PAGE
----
My writing desk is one of the first things I should see in the morning. It sits opposite to the bed, facing the north window of my Vanier bedroom. But I don't notice it. Either because I'm too tired, preoccupied by thinking about what needs to be done, or because the furniture likes to blend with the walls after being in a place for a while.
I make coffee. An embarrassing five to six cups that, each morning, I tell myself I will drink throughout the day. Instead, I usually drink 4.5 cups before I leave for class. As someone with an anxiety-prone peripheral nervous system, it's probably not the best decision in my morning-non-routine. But the black brew is as comforting as it is nerve-racking.
I hop on board the 12 bus and if it's not packed, as it usually is, I sit and read. Lately, I’ve been reading from a collection of essays. When I'm forced to stand, there's always a lot to look at: the winding Rideau River, addicts on the street, or the folks crowded around me on the bus. Occasionally, I thumb in quirky observations on my outdated iPhone 5s.
Before class I mentally tell myself I'll write a couplet, or something, in my blue 108-paged Hilroy notebook. I don't. The fluorescent buzzing and shuffling bags are too distracting. Throughout the day, I mutter through classes, study, eat, and find excuses for coffee breaks. I write an essay on Rossellini's "Rome Open City" for an Italian cinema class. As I type, my fingers faintly shake from caffeine overload.
It's Friday so it's the day I visit my 95-year-old grandfather at The Perley and Rideau Veterans’ Health Centre. It's become my favourite day of the week. I’m able to see my super genuine, navy sailing minister of a papa. But being there is also a wonderful exercise in learning, empathy, and a great source for writing.
I've been a bit self-conscious about not writing professionally very much in 2017. There’s a gnawing background guilt when I write anything else. But it seems to dissipate when cheesy polka music spills into my papa’s room from the nursing home's hallway. Encounters at The Perley are too interesting for a writer not to be motivated. Today the polka music fuses with The Eagles’ “Take It Easy.”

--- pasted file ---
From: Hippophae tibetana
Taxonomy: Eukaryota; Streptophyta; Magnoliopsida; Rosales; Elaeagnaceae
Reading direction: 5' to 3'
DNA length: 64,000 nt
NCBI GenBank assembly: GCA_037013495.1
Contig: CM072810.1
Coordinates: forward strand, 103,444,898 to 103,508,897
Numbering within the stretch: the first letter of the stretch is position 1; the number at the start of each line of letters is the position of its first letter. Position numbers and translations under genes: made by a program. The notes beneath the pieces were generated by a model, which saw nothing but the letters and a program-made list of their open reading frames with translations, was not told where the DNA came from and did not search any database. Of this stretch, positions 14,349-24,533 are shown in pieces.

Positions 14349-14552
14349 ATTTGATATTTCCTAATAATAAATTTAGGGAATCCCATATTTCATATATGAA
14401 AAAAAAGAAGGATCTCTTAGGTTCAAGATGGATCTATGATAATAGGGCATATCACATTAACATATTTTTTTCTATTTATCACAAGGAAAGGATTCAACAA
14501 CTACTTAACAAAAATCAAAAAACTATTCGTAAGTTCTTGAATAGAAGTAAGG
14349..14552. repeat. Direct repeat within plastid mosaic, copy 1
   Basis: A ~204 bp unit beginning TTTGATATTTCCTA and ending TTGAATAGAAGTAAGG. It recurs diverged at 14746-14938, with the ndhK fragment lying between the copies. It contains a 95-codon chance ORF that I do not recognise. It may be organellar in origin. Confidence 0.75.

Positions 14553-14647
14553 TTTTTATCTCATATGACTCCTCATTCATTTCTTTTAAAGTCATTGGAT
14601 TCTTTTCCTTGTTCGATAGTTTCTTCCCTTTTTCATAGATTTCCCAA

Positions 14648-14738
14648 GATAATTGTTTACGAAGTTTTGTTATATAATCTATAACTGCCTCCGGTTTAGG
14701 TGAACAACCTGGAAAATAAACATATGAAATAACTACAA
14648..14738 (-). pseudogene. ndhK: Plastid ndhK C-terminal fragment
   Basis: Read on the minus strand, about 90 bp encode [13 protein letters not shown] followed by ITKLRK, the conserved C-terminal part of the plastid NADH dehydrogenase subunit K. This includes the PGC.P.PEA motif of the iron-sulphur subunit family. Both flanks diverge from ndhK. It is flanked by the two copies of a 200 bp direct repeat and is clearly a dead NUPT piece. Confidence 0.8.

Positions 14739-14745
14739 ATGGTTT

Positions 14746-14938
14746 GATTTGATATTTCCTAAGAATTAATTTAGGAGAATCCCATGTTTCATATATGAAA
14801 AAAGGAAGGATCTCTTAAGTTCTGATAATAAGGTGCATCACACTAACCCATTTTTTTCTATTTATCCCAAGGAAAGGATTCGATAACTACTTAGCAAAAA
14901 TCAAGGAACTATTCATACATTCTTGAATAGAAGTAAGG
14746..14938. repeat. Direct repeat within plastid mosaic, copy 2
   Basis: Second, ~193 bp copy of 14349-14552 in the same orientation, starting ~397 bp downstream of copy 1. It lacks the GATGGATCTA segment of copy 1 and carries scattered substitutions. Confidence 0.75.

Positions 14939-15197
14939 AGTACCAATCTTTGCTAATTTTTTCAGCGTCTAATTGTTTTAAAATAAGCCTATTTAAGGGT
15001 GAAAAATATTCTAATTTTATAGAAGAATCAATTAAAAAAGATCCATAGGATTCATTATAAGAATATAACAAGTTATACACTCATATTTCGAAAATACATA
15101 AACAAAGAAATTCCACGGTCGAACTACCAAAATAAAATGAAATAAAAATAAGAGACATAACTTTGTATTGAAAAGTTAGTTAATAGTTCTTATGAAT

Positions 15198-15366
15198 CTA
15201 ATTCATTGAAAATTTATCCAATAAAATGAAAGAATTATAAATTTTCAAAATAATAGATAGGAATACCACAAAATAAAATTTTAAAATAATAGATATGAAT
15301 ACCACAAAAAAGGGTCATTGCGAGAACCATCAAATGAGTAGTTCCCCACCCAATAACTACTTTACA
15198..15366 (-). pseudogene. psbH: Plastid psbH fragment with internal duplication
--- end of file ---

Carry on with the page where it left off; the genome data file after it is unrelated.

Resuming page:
I thumb in what I don't want to forget into the iPhone 5s with its silly case covered in Eiffel Towers and hearts. I get home. I open the curtains behind my desk hoping to fan away the mental cobwebs I brought back from the long journey home.With bright snow reflecting a strenuous light on my desk, I scrawl rough notes in the blue 108-paged Hilroy notebook. I translate the image of a lifelike-in-a-dead-way stuffed orange tabby on an elderly lady’s lap into thin lines of paper. In the evening, I add more precise sentences on my outdated MacBook Pro. Eventually, I’ll compile both the rough and precise thoughts on the MacBook.
I close the notebook, Macbook, and curtains. I turn in, thinking in bed. I’m not writing professionally right now, but I’m generally satisfied with being able to get a feeling down. It’s how it all started for me, and it’s how I hope to continue stockpiling ideas.
Sarah Crookall is a writer and poet originally from Toronto. While living there, she was involved with Bänoo Zan’s Shab-e She’r poetry nights and occasionally wrote freelance for minor publications. She is a journalism graduate from Durham College and currently studies psychology at UOttawa while monitoring her radar for writing opportunities.
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